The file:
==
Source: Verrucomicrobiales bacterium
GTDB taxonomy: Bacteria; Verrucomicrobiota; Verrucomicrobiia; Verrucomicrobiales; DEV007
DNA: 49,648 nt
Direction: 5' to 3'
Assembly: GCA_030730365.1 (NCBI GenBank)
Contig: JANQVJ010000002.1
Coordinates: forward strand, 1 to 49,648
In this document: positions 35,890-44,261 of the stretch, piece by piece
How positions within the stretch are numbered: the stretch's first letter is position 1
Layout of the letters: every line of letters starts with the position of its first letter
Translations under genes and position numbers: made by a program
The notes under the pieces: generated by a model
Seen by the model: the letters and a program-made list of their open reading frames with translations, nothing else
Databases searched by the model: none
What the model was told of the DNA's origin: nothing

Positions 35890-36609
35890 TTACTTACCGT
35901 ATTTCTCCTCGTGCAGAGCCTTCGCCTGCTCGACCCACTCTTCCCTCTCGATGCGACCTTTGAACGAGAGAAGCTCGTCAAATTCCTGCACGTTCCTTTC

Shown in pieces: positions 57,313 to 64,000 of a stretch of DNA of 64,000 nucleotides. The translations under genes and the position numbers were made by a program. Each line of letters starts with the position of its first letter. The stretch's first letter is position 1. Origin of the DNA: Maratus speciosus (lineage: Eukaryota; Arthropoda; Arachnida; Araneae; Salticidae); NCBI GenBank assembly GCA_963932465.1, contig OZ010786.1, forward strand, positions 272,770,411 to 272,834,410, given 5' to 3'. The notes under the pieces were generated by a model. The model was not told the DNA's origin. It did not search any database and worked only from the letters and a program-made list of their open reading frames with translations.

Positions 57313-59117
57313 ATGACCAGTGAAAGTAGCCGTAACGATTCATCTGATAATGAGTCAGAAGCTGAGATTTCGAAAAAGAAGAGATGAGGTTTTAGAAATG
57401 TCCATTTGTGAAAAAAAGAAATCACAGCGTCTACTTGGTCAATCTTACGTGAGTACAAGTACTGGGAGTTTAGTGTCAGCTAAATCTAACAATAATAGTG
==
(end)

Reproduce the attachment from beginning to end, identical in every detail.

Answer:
Source: Verrucomicrobiales bacterium
GTDB taxonomy: Bacteria; Verrucomicrobiota; Verrucomicrobiia; Verrucomicrobiales; DEV007
DNA: 49,648 nt
Direction: 5' to 3'
Assembly: GCA_030730365.1 (NCBI GenBank)
Contig: JANQVJ010000002.1
Coordinates: forward strand, 1 to 49,648
In this document: positions 35,890-44,261 of the stretch, piece by piece
How positions within the stretch are numbered: the stretch's first letter is position 1
Layout of the letters: every line of letters starts with the position of its first letter
Translations under genes and position numbers: made by a program
The notes under the pieces: generated by a model
Seen by the model: the letters and a program-made list of their open reading frames with translations, nothing else
Databases searched by the model: none
What the model was told of the DNA's origin: nothing

Positions 35890-36609
35890 TTACTTACCGT
35901 ATTTCTCCTCGTGCAGAGCCTTCGCCTGCTCGACCCACTCTTCCCTCTCGATGCGACCTTTGAACGAGAGAAGCTCGTCAAATTCCTGCACGTTCCTTTC

Shown in pieces: positions 57,313 to 64,000 of a stretch of DNA of 64,000 nucleotides. The translations under genes and the position numbers were made by a program. Each line of letters starts with the position of its first letter. The stretch's first letter is position 1. Origin of the DNA: Maratus speciosus (lineage: Eukaryota; Arthropoda; Arachnida; Araneae; Salticidae); NCBI GenBank assembly GCA_963932465.1, contig OZ010786.1, forward strand, positions 272,770,411 to 272,834,410, given 5' to 3'. The notes under the pieces were generated by a model. The model was not told the DNA's origin. It did not search any database and worked only from the letters and a program-made list of their open reading frames with translations.

Positions 57313-59117
57313 ATGACCAGTGAAAGTAGCCGTAACGATTCATCTGATAATGAGTCAGAAGCTGAGATTTCGAAAAAGAAGAGATGAGGTTTTAGAAATG
57401 TCCATTTGTGAAAAAAAGAAATCACAGCGTCTACTTGGTCAATCTTACGTGAGTACAAGTACTGGGAGTTTAGTGTCAGCTAAATCTAACAATAATAGTG